^
Keep Houston Press Free
4
| Recipes |

Recipe: Chicken Lettuce Wraps

This is a family favorite recipe. I first had lettuce wraps at some fast-casual eatery and thought they were decent but not really worth the price. I took a stab at making them at home, and over the years, this recipe, the combination of about four different ones, resulted. You can swap out the white meat for dark meat, but just be a little more sensitive about cooking time, as it tends to dry out when it's cooked in such small pieces.

The recipe, after the jump.

Chicken Lettuce Wraps

  • 3 handfuls (about three cups) fresh shiitakes (rehydrated work fine as well)
  • 6 chicken thighs, de-boned and cut up into thumbnail-size pieces
  • 1 tablespoon olive oil
  • 1 tablespoon sesame oil
  • Coarse salt and coarse black pepper
  • 3 cloves garlic, diced
  • 1 inch ginger root, halved
  • 2 teaspoons orange juice or zest of 1/4 orange
  • 1 red bell pepper, diced small
  • 1 small tin, 6 to 8 ounces, sliced water chestnuts, drained and chopped
  • 3 green onions, chopped
  • 3 tablespoons hoisin sauce (in all markets in the Asian isle)
  • Chili oil
  • 1 head butter or Boston lettuce. Despite popular belief, iceberg really doesn't work that great
  • Clean and de-stem shiitakes and slice into quarters. Add 1 tablespoon olive oil to your wok on high heat. Add chicken, the garlic and ginger, and stir fry for about 4 minutes (until the pink is mostly gone). Drain chicken, return to wok, add mushrooms, and stir fry for 4 more minutes. Add bell pepper bits, chopped water chestnuts, and green onions; cook for another two minutes. Add sesame oil, hoisin sauce and a dash of chili oil and toss to coat the mixture evenly. Serve hot buffet style - letting everyone spoon servings into lettuce leaves.

    I Support
    • Local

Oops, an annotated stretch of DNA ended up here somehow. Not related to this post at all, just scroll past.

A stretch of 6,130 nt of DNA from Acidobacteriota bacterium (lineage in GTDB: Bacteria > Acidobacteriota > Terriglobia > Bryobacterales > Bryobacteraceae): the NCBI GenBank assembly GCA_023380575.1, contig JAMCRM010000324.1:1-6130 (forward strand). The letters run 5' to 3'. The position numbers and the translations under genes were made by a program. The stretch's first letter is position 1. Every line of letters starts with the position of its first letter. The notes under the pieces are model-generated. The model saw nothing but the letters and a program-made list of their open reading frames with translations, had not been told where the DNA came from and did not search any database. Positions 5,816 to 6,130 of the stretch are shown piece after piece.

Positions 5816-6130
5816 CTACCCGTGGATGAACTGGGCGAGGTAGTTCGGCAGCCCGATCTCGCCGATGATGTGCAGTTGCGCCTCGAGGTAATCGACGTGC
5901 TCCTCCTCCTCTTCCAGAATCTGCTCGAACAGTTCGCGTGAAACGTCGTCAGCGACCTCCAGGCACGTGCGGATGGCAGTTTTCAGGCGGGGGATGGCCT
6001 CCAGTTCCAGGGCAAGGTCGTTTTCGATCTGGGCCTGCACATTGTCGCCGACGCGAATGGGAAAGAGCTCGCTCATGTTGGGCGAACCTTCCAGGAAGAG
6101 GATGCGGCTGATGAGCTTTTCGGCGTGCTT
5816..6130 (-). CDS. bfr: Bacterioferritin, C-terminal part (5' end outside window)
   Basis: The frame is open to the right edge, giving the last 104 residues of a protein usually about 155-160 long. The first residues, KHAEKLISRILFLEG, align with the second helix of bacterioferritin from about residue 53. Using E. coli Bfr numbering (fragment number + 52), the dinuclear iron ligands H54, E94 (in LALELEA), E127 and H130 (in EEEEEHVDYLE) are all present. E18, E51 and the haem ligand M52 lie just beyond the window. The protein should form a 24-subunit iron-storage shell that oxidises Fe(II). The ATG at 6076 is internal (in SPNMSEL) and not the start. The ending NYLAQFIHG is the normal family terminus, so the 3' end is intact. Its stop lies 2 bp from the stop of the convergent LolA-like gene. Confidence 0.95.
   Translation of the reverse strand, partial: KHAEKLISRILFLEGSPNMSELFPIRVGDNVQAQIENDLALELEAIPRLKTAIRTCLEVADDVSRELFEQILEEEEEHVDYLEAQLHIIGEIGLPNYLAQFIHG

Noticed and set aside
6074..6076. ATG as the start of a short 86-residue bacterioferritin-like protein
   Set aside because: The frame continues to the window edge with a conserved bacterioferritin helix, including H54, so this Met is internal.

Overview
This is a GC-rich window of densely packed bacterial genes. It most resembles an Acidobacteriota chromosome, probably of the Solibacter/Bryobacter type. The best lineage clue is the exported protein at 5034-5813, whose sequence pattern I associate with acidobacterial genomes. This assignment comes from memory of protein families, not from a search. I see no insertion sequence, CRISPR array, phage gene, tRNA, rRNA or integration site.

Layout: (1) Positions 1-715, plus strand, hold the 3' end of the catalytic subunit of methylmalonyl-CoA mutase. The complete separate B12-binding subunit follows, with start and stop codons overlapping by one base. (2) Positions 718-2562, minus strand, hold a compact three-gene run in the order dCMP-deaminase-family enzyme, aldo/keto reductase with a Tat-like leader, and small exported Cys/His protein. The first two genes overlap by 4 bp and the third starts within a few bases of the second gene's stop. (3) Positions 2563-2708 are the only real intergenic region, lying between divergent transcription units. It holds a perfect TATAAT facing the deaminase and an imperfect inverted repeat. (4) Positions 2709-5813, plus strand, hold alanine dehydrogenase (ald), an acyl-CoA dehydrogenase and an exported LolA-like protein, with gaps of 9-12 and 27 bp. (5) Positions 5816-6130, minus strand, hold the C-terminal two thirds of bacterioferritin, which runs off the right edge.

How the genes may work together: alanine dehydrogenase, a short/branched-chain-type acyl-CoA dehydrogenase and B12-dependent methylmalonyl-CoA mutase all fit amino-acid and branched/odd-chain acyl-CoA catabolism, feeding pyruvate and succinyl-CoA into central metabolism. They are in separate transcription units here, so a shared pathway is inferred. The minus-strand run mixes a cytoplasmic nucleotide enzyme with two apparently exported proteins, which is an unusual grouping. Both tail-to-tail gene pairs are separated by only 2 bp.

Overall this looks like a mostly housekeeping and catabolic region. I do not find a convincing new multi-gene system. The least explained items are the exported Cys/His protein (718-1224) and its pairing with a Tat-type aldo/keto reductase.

• Community
    • Journalism
    • logo

    Support the independent voice of Houston and help keep the future of Houston Press free.

    Variation - You can add additional veggies, like diced baby corn, bok choy, or additional peppers, but the veggies will reduce and create more liquid at the bottom of the pan. If this occurs, drain before you add your sauce, or thicken slightly with cornstarch.

    Keep the Houston Press Free... Since we started the Houston Press, it has been defined as the free, independent voice of Houston, and we would like to keep it that way. Offering our readers free access to incisive coverage of local news, food and culture. Producing stories on everything from political scandals to the hottest new bands, with gutsy reporting, stylish writing, and staffers who've won everything from the Society of Professional Journalists' Sigma Delta Chi feature-writing award to the Casey Medal for Meritorious Journalism. But with local journalism's existence under siege and advertising revenue setbacks having a larger impact, it is important now more than ever for us to rally support behind funding our local journalism. You can help by participating in our "I Support" membership program, allowing us to keep covering Houston with no paywalls.

    We use cookies to collect and analyze information on site performance and usage, and to enhance and customize content and advertisements. By clicking 'X' or continuing to use the site, you agree to allow cookies to be placed. To find out more, visit our cookies policy and our privacy policy.

     

    Join the Press community and help support independent local journalism in Houston.

     

    Join the Press community and help support independent local journalism in Houston.